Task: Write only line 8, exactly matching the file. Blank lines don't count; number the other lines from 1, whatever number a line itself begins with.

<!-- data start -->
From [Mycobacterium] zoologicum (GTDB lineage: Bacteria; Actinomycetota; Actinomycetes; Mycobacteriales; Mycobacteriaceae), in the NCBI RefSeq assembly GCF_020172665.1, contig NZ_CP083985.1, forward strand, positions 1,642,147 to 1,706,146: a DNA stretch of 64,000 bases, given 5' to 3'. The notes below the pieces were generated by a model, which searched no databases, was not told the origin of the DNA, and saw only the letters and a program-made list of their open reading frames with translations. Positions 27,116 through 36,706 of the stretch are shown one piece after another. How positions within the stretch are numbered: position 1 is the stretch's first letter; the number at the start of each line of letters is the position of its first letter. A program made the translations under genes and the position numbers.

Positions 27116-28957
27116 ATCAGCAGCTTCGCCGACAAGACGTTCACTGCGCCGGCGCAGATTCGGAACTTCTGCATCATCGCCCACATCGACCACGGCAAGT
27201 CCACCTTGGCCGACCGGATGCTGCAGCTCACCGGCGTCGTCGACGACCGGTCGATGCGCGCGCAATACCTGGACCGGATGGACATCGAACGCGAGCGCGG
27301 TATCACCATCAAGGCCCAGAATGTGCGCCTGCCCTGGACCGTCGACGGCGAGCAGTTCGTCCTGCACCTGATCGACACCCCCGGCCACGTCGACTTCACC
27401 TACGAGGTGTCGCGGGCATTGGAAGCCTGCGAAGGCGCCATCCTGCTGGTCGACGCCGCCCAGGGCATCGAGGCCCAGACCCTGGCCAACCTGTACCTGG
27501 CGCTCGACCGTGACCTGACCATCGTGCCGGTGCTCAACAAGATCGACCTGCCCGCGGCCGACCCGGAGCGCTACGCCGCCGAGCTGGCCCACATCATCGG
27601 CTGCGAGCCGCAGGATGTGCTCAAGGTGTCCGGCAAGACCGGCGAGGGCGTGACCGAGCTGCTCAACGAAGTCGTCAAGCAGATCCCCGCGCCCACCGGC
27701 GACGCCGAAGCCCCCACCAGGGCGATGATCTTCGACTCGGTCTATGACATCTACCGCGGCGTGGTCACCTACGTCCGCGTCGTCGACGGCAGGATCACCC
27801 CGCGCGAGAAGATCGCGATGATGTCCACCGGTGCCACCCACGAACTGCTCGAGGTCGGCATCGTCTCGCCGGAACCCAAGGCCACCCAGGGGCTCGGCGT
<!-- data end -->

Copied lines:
27601 CTGCGAGCCGCAGGATGTGCTCAAGGTGTCCGGCAAGACCGGCGAGGGCGTGACCGAGCTGCTCAACGAAGTCGTCAAGCAGATCCCCGCGCCCACCGGC